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Neuchâtel, Switzerland

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ABOVE:  The Place des Halles or Market Square. INSET BELOW: A sailboat on Lake Neuchâtel.

Sightseeing in Neuchâtel

When you arrive in Neuchâtel, go to the local tourist office (see this articles' Tourist Information page) and get a copy of Neuchâtel à pied - zu Fuss - on foot. The illustrated brochure has a map of the town center with 19 numbers that are keyed to a walking tour of the city center and its lakeside promenade. Some of the more important sights include:

  • The Hôtel de Ville, or City Hall, which was built from 1784-1790. Go inside to visit the exhibits on the ground floor, most notably the model of the 18th Century town and its harbor.

  • The Fontaine de la Justice (1545-1547), the Fontaine du Banneret (1581), and the Fontaine du Griffon (1664), which have been restored to their original glory.

  • The Place des Halles or Market Square (see photo at top of page), which is surrounded by 18th Century houses and has a public market on Tuesday, Thursday, and Saturday mornings.

  • The Passage des Corbets, a typical Neuchâtel enclosed courtyard with a spiral staircase not far from the Place des Halles.

  • The Château, or Castle, which was begun in the 12th Century. (Free guided tours are available from April through September.)

  • The Collégiale or Collegiate Church, which was consecrated in 1276. The church, which has been protestant since the Reformation, has a remarkable cenotaph from 1372 that portrays the  the Counts of Neuchâtel in 15 carved and painted statues.

  • The medieval Tour des Prisons, or Prison Tower, which is open from 6 a.m. to 6 p.m. between April 1 and September 30.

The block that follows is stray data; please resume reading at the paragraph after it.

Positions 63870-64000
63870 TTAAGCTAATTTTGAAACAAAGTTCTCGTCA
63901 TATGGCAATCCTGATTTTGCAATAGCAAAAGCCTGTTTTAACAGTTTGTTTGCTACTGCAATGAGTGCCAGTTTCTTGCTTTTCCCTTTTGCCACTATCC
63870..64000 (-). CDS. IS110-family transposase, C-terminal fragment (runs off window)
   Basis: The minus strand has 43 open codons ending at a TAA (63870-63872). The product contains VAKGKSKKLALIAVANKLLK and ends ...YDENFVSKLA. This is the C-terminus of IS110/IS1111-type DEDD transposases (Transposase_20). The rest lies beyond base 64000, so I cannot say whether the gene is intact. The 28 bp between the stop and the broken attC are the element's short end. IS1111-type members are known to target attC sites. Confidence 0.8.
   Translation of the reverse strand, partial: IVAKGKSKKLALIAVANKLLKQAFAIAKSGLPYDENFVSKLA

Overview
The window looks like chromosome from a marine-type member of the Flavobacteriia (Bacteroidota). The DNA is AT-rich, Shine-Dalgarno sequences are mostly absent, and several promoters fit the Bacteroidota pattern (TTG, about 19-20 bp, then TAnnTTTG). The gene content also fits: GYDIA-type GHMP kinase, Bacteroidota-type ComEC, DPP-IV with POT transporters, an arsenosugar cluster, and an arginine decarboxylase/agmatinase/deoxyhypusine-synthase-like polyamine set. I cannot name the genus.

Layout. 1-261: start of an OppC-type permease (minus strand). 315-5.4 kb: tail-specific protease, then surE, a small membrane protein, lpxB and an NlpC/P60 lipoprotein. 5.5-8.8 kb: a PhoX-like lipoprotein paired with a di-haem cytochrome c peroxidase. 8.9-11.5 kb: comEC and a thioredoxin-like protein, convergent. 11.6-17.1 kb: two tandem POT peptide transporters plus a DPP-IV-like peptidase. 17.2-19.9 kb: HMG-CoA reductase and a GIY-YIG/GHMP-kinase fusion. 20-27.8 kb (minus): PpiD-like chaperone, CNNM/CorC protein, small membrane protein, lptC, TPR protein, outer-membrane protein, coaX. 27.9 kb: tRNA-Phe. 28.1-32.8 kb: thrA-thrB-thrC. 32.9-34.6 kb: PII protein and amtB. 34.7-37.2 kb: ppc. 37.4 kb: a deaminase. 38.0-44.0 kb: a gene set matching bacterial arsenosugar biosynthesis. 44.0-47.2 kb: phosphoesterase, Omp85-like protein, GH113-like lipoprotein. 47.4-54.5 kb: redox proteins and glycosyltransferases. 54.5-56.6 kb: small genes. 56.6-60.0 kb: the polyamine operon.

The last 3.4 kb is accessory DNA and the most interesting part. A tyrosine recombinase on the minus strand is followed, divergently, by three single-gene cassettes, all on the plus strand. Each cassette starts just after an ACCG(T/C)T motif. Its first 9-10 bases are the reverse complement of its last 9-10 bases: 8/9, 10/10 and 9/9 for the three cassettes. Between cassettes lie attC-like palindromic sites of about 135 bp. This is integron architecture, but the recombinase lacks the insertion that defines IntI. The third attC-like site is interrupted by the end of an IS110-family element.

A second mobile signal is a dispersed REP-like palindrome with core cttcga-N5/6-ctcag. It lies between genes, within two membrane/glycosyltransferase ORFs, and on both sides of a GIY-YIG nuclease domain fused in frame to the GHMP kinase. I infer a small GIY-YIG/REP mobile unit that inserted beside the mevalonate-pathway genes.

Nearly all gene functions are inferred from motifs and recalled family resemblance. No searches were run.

You can cover most of the old town in several hours, but a full day will give you time to enjoy Neuchâtel without rushing, to have a pleasant lunch, and to visit some of the local museums, which are described on our Neuchâtel Tourist Information page.


  • Wear comfortable shoes when exploring Neuchâtel. Parts of the old town are hilly, with staircases leading up to the Castle and the Collegiate Church.

  • A rubber-tired Tourist Train operates from June to September, with departures from the Place du Port near the steamboat landing.

  • If you're a fan of public transportation, try the new Fun'ambule funicular from the railroad station to the lake. Better yet, take time to ride the Funicular Ecluse. This 1890-vintage funicular runs from the Rue de l'Ecluse to the Cret du Plan at 598 meters or 1962 feet above sea level, where you can enjoy views of the lake and the town.


photoThe Lake Neuchâtel and Morat Navigation Company operates excursion boats from spring through fall, with local cruises and longer trips to the nearby Murtensee and Bielersee. (You can travel free with a Swiss Pass or Swiss Boat Pass.)

You can also tour villages along the lake by car, bicycle, or walking path. For example, you could rent a bike at the Neuchâtel railroad station, ride along the lakeshore, and return by boat later in the day. For excursion ideas, visit the Watch Valley Web site or inquire at the tourist office when you arrive.

Next page: Tourist information

In this article:
Sights and excursions
Tourist information
Neuchâtel photos

On the city's outskirts:
Hotel Palafitte (Europe's only laketop luxury hotel)

Also visit:
La Chaux-de-Fonds (an art nouveau town in Canton Neuchâtel)

Top photo copyright © Tourisme Neuchâtel and SNTO,
Inset photo copyright © Tourisme Neuchâtel.